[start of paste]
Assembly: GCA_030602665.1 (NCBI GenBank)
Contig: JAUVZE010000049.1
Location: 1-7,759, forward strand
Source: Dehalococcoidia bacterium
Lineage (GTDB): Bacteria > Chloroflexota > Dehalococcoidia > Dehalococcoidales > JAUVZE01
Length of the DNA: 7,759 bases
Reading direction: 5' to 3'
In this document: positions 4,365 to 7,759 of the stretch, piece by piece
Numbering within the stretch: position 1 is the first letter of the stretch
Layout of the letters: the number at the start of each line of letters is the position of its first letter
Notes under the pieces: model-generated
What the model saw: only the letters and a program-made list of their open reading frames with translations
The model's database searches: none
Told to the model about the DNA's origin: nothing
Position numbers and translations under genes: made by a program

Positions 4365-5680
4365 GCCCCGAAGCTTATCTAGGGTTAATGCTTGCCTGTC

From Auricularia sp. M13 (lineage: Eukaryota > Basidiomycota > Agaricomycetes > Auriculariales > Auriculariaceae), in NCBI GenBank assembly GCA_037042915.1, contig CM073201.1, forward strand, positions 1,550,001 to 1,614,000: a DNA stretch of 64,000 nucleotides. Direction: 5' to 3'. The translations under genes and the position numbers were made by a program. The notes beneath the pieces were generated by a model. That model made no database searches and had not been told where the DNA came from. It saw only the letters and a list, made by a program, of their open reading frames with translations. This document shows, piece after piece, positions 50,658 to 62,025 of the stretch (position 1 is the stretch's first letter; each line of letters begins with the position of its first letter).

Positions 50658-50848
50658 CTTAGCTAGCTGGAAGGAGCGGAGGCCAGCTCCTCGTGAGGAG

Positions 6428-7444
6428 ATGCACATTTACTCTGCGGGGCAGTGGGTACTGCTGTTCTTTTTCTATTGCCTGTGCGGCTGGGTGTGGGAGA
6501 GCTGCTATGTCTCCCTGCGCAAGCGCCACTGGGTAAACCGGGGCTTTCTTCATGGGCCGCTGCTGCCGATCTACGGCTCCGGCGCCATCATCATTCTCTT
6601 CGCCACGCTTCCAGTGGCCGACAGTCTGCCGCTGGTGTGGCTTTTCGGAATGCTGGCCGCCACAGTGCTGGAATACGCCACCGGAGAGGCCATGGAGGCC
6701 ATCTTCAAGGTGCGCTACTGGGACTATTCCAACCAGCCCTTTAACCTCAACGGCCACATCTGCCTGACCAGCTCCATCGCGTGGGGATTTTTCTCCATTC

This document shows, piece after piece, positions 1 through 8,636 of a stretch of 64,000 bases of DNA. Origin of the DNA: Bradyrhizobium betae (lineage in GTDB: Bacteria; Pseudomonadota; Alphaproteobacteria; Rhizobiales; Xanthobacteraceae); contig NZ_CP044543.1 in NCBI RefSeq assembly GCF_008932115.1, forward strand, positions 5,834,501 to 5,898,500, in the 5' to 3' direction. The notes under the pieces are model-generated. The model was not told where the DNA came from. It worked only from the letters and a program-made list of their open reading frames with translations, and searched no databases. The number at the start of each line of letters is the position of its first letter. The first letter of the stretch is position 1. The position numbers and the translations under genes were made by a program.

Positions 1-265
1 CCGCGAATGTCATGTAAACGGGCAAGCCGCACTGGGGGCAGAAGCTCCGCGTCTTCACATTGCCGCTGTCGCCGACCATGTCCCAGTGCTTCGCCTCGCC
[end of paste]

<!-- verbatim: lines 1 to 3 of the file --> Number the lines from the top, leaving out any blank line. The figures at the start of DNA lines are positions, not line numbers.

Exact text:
Assembly: GCA_030602665.1 (NCBI GenBank)
Contig: JAUVZE010000049.1
Location: 1-7,759, forward strand